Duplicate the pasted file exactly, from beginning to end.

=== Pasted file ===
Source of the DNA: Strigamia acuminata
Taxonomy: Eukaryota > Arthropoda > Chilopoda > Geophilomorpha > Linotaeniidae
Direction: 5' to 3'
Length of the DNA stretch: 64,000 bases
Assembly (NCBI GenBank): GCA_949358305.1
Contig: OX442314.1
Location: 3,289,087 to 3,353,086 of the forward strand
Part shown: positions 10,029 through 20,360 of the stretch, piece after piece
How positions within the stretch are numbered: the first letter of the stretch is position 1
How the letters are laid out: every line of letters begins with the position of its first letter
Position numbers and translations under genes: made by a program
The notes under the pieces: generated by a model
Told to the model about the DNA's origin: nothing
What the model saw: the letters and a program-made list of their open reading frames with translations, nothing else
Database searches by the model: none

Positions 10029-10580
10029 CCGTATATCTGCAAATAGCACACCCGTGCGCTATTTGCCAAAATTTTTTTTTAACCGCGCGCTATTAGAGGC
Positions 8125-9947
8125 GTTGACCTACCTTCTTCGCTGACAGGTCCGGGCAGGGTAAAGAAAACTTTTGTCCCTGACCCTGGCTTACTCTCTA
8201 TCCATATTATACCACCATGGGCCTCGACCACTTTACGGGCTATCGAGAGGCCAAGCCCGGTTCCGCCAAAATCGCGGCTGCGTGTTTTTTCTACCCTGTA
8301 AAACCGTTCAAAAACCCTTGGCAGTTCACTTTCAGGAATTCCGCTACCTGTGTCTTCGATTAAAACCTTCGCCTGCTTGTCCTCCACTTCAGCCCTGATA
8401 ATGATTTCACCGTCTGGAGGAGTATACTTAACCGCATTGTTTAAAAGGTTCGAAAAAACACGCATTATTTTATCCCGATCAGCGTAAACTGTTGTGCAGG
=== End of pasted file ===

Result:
Source of the DNA: Strigamia acuminata
Taxonomy: Eukaryota > Arthropoda > Chilopoda > Geophilomorpha > Linotaeniidae
Direction: 5' to 3'
Length of the DNA stretch: 64,000 bases
Assembly (NCBI GenBank): GCA_949358305.1
Contig: OX442314.1
Location: 3,289,087 to 3,353,086 of the forward strand
Part shown: positions 10,029 through 20,360 of the stretch, piece after piece
How positions within the stretch are numbered: the first letter of the stretch is position 1
How the letters are laid out: every line of letters begins with the position of its first letter
Position numbers and translations under genes: made by a program
The notes under the pieces: generated by a model
Told to the model about the DNA's origin: nothing
What the model saw: the letters and a program-made list of their open reading frames with translations, nothing else
Database searches by the model: none

Positions 10029-10580
10029 CCGTATATCTGCAAATAGCACACCCGTGCGCTATTTGCCAAAATTTTTTTTTAACCGCGCGCTATTAGAGGC
Positions 8125-9947
8125 GTTGACCTACCTTCTTCGCTGACAGGTCCGGGCAGGGTAAAGAAAACTTTTGTCCCTGACCCTGGCTTACTCTCTA
8201 TCCATATTATACCACCATGGGCCTCGACCACTTTACGGGCTATCGAGAGGCCAAGCCCGGTTCCGCCAAAATCGCGGCTGCGTGTTTTTTCTACCCTGTA
8301 AAACCGTTCAAAAACCCTTGGCAGTTCACTTTCAGGAATTCCGCTACCTGTGTCTTCGATTAAAACCTTCGCCTGCTTGTCCTCCACTTCAGCCCTGATA
8401 ATGATTTCACCGTCTGGAGGAGTATACTTAACCGCATTGTTTAAAAGGTTCGAAAAAACACGCATTATTTTATCCCGATCAGCGTAAACTGTTGTGCAGG